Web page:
Date: May 2015
Creator: Webster, Megan L.
Partner: UNT Libraries

Decoding the Formation of a Retail Giant: the Evolving Geography of Costco’s Store Network

Description: Although Costco operates over 580 warehouse stores throughout North America, their location strategy remains relatively unexamined in the economic geography literature. A cursory examination of Costco’s network makes it clear that the firm chooses to locate primarily in the suburbs of major cities, where income levels are somewhat higher than the national average. However, what is not clear is the extent to which other demographic and geographic factors adequately account for Costco’s store locations, and what strategy underlies the geography of the firm’s warehouse stores, especially in relation to its distribution network. This research studies Costco in order to decode the location strategies that have guided the company’s North American and international expansions. The investigation attempts to identify key elements of Costco’s multinational retail network, including this network’s evolution over time. This paper seeks to benefit both retail business and public policymakers by highlighting elements of Costco’s location strategy that have contributed to the firm’s success.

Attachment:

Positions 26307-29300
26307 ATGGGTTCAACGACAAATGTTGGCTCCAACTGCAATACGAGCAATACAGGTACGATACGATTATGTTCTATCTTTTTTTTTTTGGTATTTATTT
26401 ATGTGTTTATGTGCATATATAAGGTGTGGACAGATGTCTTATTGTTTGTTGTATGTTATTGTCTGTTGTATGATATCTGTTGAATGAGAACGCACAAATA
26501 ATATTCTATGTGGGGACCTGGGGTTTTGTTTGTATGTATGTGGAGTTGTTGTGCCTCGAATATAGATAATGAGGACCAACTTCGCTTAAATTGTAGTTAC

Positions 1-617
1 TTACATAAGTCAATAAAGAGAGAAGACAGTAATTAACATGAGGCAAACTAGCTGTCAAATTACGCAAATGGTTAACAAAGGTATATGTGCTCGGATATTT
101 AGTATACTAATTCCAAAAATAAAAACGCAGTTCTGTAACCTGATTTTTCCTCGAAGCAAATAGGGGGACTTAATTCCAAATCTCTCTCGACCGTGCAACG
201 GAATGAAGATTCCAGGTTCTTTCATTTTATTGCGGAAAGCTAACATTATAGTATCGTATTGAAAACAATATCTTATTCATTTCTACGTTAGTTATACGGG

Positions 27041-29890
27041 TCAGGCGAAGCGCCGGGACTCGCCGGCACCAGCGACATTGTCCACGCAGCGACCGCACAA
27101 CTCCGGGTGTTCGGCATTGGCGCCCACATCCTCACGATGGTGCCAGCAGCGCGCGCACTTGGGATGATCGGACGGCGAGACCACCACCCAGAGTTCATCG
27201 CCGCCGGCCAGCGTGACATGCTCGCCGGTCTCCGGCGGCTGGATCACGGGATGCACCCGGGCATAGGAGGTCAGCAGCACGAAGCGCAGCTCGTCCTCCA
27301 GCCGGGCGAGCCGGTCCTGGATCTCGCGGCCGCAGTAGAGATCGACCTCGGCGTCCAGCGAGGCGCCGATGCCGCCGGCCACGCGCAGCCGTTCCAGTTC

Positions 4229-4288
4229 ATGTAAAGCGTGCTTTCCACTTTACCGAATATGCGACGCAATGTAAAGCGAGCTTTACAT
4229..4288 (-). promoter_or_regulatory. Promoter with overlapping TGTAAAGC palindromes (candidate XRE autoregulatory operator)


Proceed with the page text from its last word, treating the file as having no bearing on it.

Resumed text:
Date: December 2015
Creator: Testa, Peter
Partner: UNT Libraries

Style and the Art of Chaim Soutine: Ethnicity, Nationalism and Geography in the Critical Reception and Historiography

Description: This thesis argues that art criticism published during Soutine's lifetime emphasizes ethnicity, nationalism and geography in discussions of the artist's style. These critical discussions have influenced the historiography of Soutine published after his death, resulting in a continued emphasis on style that includes references to ethnicity. Ethnicity, nationalism and geography are identified in the critical reception and historiography by noting references, both specific and implied, to Jewishness, French art, and foreign status (among others). These references are analyzed in terms of existing scholarship that addresses concepts of ethnicity and nationalism, and with consideration to how the critical reception has impacted the historiography.
Access: This item is restricted to UNT Community Members. Login required if off-campus.
Date: August 2006
Creator: Grance, Heather Anne
Partner: UNT Libraries

Comparative Studies in Geography -- Textbook and Free Materials Versus Textbook and Library Supplements

Description: The problem involved in this study was to carry on an experiment of two methods of teaching eighth-grade geography and to compare the two. Briefly stated, the problem of this thesis was to determine the value of the use of free materials as compared with library supplements.
Date: 1942
Creator: Kelsay, Laura E.
Partner: UNT Libraries